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2017 Rheumatology Year in Review

This retrospective review is drawn from the authors collection of the most impactful publications, research and news that occurred in 2017.  In no particular order, here are my top rheumatology advances, news and research reports for calendar year 2017:

  1. Explosion of Psoriatic Drugs – Three IL-17 inhibitors, 4 anti-TNF biosimilars, and tofacitinib all have become FDA approved in the last 20 months. Will these many new and diverse treatments fortify psoriatic management by rheumatologists and dermatologists? Will their introduction and marketing create more disease awareness and grow the number of patients treated? Or will these additions be a commercial annoyance? Some rheumatologists have complained they have more new psoriatic arthritis drugs than they have patients for. Nevertheless, psoriatic disease has several well documented unmet needs, including the under diagnosis of psoriatic arthritis and the under treatment of psoriasis (
  2. Opioid Tragedy - This “crisis” has been building for years, probably before the FDA removal of propoxyphene from the market in 2010 (for cardiac concerns). But clearly the news, reports and awareness of this tragedy was loud and clear in 2017.  The public health and economic toll is tremendous, but the individual consequences have been tragic, especially for the many suffering in pain with fewer options and no priority while the “crisis” reports continue.  Here are but a few of the staggering headlines and facts from 2017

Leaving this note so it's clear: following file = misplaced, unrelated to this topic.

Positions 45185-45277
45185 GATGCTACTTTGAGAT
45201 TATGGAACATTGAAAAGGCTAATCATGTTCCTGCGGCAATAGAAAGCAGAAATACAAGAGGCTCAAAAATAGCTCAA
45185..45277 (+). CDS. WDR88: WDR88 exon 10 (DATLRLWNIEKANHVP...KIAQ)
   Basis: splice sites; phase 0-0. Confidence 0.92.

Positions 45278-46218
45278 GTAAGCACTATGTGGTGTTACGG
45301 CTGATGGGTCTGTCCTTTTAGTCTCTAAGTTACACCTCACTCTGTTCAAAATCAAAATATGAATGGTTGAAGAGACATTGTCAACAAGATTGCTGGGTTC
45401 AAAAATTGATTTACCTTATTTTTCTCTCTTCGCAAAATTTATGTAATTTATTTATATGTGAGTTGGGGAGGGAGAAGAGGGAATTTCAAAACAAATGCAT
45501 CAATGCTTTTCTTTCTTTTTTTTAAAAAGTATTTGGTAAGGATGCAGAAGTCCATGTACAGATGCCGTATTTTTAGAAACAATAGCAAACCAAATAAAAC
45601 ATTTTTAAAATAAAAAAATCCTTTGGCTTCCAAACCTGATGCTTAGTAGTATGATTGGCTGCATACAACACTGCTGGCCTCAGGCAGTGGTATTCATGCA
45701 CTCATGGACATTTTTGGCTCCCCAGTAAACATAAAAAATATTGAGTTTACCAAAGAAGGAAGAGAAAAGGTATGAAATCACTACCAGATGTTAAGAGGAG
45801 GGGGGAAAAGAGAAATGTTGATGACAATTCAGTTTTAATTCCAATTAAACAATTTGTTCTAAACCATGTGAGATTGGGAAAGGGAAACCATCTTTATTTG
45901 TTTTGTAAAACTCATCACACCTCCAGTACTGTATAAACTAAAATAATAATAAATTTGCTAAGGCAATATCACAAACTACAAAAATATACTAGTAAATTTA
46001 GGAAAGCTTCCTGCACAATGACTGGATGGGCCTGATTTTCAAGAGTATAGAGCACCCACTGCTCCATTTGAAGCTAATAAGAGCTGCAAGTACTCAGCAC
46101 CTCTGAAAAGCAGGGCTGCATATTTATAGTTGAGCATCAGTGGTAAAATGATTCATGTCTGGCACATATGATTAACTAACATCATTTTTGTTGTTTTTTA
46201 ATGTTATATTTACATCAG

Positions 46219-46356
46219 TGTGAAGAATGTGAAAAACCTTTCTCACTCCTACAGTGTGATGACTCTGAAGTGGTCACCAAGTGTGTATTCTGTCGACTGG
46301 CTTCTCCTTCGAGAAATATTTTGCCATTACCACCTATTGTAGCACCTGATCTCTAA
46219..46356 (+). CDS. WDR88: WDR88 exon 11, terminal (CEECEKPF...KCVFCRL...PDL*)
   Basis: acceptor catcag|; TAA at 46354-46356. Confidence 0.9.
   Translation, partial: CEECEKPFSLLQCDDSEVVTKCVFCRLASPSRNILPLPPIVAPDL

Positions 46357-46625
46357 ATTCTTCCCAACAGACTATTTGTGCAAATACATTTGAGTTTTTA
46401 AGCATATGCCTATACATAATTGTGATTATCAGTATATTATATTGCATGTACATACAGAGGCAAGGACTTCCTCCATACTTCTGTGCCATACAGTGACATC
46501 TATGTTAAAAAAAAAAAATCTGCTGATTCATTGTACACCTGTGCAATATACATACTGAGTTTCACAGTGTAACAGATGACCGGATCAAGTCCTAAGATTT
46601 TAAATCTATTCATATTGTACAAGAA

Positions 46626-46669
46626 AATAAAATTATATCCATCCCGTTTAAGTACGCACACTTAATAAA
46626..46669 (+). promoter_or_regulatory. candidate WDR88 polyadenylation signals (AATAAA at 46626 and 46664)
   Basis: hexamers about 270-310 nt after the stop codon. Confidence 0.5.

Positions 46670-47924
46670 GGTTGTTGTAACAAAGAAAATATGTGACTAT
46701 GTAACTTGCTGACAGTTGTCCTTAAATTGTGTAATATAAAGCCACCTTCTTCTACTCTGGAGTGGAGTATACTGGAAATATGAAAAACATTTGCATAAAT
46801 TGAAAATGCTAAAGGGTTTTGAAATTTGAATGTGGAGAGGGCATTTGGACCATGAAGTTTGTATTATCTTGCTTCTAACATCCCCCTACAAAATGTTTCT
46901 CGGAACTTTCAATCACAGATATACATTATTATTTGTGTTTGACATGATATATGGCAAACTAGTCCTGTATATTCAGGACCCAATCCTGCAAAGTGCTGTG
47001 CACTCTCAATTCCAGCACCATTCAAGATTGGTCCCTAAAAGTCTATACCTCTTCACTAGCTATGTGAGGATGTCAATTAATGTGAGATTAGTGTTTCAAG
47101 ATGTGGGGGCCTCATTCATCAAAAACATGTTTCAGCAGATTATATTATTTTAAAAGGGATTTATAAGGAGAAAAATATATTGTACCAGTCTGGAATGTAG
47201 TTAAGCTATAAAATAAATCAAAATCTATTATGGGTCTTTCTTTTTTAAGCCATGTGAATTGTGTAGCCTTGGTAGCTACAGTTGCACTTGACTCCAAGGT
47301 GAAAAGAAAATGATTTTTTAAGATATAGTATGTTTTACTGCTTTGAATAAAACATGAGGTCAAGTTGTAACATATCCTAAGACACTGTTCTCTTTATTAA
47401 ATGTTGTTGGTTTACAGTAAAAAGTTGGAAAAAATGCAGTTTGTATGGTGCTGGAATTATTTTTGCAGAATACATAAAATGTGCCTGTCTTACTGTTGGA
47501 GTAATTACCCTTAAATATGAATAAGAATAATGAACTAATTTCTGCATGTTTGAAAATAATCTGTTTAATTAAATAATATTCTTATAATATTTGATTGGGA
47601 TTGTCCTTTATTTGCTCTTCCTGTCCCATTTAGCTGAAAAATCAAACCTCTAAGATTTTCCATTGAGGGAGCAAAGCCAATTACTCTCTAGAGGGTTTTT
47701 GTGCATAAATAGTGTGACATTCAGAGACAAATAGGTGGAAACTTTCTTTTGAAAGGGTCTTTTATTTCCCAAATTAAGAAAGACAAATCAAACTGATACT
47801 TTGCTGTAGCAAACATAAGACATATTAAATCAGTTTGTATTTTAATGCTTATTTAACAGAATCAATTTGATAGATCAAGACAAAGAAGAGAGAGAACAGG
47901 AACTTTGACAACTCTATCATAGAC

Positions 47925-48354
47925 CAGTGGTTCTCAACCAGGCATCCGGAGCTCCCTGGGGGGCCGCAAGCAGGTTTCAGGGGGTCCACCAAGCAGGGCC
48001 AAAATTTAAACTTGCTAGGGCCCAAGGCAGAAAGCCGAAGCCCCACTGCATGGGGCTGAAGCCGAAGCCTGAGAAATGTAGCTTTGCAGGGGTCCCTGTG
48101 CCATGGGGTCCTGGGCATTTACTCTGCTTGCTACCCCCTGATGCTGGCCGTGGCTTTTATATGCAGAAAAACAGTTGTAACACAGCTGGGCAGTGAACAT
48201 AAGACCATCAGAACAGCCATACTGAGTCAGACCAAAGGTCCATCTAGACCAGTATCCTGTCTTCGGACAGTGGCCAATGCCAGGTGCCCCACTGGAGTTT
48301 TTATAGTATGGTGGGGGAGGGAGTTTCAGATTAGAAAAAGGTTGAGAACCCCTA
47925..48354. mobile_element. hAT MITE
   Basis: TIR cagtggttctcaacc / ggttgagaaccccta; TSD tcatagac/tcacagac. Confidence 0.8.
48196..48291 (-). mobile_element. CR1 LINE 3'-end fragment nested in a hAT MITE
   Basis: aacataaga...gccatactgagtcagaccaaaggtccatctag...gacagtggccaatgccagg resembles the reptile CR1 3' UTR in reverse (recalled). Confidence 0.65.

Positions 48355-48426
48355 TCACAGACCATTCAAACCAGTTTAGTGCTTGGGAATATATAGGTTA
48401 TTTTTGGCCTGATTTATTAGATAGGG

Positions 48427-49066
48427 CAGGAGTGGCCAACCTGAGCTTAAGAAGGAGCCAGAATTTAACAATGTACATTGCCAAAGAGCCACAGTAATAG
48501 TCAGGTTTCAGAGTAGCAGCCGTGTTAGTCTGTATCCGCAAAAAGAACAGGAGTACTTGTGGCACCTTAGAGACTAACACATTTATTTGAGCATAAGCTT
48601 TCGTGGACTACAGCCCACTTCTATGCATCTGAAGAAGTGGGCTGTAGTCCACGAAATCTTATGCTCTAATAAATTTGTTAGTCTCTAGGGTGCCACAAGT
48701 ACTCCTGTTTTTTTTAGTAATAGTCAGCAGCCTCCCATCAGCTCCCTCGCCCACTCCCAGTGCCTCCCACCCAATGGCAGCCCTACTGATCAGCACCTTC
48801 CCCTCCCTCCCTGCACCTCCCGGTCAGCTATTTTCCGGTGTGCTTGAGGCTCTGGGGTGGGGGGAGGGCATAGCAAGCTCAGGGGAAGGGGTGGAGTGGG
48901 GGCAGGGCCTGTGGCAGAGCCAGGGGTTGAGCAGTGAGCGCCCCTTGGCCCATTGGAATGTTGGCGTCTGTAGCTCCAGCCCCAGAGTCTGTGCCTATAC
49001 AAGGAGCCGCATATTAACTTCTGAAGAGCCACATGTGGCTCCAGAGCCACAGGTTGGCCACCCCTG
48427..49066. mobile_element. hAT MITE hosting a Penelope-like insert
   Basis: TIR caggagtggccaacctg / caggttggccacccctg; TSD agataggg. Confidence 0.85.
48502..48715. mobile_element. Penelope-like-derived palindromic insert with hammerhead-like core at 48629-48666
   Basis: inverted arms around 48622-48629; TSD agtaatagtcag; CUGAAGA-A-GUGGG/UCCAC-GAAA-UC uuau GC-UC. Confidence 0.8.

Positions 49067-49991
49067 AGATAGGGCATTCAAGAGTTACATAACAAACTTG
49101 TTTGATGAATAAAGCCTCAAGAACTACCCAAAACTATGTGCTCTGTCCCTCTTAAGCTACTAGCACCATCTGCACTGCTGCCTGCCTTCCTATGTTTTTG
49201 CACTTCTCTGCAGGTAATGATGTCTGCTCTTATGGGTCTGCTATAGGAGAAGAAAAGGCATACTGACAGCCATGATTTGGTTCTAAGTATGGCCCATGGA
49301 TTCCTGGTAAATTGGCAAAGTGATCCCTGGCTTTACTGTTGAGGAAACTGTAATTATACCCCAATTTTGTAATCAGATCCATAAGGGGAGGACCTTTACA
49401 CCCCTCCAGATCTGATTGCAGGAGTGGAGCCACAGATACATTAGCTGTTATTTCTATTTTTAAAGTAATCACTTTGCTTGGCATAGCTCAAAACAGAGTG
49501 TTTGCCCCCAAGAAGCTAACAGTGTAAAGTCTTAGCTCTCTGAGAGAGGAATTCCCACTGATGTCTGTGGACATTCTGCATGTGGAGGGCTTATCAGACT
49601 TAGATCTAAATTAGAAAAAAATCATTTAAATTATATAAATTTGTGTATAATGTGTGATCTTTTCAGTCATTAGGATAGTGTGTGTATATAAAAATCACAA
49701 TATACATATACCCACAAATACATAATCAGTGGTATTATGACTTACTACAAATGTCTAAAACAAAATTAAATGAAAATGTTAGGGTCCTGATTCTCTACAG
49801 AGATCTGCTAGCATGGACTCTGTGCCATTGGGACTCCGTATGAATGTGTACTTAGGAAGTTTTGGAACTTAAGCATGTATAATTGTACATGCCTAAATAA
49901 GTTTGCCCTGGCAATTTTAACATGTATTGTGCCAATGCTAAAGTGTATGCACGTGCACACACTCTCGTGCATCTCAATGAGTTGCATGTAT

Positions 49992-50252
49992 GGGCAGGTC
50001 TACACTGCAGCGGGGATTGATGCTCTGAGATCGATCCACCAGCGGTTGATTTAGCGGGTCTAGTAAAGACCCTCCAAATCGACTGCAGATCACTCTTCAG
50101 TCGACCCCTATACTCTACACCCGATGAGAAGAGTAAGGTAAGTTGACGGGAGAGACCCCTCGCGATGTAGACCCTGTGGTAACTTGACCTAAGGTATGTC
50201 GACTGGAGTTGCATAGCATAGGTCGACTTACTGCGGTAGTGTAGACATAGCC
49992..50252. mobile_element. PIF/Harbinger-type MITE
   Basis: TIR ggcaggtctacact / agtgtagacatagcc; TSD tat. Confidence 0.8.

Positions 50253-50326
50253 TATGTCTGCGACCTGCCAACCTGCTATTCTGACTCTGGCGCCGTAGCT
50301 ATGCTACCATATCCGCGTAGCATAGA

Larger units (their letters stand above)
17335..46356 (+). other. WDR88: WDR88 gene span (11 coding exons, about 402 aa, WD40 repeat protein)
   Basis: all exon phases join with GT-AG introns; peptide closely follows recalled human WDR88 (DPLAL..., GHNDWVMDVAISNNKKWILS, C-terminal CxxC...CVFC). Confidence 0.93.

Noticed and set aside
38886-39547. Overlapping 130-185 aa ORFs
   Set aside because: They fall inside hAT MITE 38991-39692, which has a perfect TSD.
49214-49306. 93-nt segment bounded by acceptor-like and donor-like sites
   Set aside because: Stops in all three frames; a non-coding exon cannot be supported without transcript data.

• The amount of opioids prescribed in the United States peaked in 2010 and then decreased each year through 2015. Despite reductions, the amount of opioids prescribed remains approximately three times as high as in 1999
    • In 2015 alone, opioid medications, both legal and illegal, caused over 30,000 fatalities, triple the number of overdoses reported the entire 15 years prior.
    • Annals of Internal Medicine reported that more than one third of U.S. adults were prescribed opioids in 2015. (
    • U.S. drug overdose deaths exceeded 60,000 in 2016 and were partially driven by a fivefold increase in overdose deaths involving synthetic opioids (excluding methadone), up 28% from 2015. At same time, deaths from synthetic opioids (e.g., fentanyl and tramadol), more than doubled to 19,413.
    • Opioid prescriptions have fallen in 49 states since 2013, according to IMS, with some of the sharpest decreases coming in West Virginia, the state considered the center of the opioid epidemic, and in Texas and Oklahoma.
    • By July 2017 opioid overdose deaths have dropped in 14 states. Lead by a decline in prescription opioids like OxyContin, Percocet and Vicodin.  Yet there are significant rises in overdoses from prescription and illicit fentanyl and heroin.
    • More than 100 Americans die daily from opioid related overdoses, according to the CDC.